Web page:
Thereafter, Passfield began working on the theme that 'ideas influence actions' in a study of how the Upper Canadian Tories responded to the public issues of their day, and to the military and ideological threats posed by the new American Republic to the very survival of the Loyalist Province. That study has been published: Anglican Toryism in Upper Canada, The Critical Years, 1812-1840 (2019).
In early March 2020, Passfield became intrigued by a novel coronavirus - COVID-19 - that was ravaging the City of Wuhan, China, that had spread to Italy and Iran, and that was beginning to appear in North America. Convinced that he was about to witness 'history in the making', and yet another epic struggle of man against the vicissitudes of nature, he decided to record a 'present history' of the spread of the novel coronavirus and its impact on Canada. The plan was to do so in the form of daily diary entries recording the significant events as reported in the media, with a commentary and analysis to provide a meaningful context and interpretation of the nature of the coronavirus pandemic.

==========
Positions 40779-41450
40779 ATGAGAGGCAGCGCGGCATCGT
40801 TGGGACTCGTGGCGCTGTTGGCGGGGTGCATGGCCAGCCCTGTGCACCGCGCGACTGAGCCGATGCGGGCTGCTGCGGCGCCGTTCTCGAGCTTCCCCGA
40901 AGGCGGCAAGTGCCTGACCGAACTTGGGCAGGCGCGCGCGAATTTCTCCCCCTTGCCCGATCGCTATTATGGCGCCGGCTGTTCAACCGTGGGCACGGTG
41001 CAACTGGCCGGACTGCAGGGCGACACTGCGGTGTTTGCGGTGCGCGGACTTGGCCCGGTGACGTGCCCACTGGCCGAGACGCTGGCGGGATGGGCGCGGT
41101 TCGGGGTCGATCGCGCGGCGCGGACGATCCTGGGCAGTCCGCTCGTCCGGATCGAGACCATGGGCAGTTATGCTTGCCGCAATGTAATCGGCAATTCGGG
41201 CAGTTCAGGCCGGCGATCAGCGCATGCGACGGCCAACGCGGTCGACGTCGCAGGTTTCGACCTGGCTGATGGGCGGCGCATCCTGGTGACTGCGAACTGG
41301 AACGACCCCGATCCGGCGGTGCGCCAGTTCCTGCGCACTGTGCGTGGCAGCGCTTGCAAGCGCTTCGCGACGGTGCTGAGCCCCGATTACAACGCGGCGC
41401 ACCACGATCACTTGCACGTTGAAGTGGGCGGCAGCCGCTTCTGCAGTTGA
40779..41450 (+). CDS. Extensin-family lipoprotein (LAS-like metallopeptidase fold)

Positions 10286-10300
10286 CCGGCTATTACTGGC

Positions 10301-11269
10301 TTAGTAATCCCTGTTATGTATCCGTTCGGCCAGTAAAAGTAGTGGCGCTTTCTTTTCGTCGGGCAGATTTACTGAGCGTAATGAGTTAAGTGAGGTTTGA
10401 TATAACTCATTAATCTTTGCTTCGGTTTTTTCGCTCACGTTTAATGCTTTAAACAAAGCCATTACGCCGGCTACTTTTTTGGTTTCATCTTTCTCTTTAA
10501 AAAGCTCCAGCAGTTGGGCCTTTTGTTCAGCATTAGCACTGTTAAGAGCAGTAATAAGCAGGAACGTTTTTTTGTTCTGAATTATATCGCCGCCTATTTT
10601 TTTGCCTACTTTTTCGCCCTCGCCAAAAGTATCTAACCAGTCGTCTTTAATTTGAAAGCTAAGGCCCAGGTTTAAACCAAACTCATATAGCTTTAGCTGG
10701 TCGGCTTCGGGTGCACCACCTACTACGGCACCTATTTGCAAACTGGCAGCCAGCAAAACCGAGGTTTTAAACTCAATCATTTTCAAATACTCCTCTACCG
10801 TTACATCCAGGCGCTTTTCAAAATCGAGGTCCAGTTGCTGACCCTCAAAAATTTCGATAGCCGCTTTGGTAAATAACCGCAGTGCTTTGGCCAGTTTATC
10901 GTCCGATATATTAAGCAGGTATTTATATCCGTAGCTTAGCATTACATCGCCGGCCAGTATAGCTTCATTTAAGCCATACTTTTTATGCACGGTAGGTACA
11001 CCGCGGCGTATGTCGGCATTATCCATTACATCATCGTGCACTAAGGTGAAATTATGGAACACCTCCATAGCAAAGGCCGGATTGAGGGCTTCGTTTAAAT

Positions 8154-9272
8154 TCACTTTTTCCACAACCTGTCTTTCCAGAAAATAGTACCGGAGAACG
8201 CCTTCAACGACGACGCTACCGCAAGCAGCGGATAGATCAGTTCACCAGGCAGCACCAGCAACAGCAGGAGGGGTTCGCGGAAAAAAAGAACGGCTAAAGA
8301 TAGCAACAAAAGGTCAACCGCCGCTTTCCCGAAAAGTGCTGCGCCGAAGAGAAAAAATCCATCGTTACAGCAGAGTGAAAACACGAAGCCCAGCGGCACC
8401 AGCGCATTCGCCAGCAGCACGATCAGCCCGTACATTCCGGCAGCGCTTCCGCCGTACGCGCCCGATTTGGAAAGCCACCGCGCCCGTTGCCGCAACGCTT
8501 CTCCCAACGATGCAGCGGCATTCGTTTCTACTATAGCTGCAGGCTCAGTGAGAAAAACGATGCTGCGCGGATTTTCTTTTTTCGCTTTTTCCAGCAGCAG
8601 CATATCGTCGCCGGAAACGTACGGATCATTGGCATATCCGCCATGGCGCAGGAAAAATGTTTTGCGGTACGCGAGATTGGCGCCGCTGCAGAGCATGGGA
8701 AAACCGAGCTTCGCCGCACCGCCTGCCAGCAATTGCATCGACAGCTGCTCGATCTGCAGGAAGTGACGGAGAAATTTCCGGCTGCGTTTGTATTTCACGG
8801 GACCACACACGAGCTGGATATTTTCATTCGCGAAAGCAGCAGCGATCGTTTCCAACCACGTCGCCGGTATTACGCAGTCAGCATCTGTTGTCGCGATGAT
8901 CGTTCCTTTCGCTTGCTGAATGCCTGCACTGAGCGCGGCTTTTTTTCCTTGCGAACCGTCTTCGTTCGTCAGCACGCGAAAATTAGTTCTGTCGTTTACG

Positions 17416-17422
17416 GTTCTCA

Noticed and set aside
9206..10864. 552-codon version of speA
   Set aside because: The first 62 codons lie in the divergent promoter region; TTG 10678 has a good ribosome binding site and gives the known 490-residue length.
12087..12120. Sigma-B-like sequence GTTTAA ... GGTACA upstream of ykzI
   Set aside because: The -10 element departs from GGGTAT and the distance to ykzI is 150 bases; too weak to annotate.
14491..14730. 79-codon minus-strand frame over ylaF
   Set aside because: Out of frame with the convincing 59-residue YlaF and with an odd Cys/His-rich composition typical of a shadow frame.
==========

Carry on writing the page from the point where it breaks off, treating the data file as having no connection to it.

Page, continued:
The result is two books: Coronavirus Canada: The Politics, Science and Economics of a Pandemic, Volume One: The Pandemic (November 2020) and Volume Two: The Continuum (March 2021). Volume one covers the first coronavirus wave of the spring of 2020, and volume two covers the initial recovery period of the late spring and early summer of 2020. As of August 2020, the author assumed that the coronavirus pandemic had run its course, and that his 'present history' had reached its conclusion. It was a gross miscalculation.
Passfield lives in Ottawa where he resides with Susan James, a former Legal Assistant/Ontario Law Clerk with a prominent Ottawa law firm.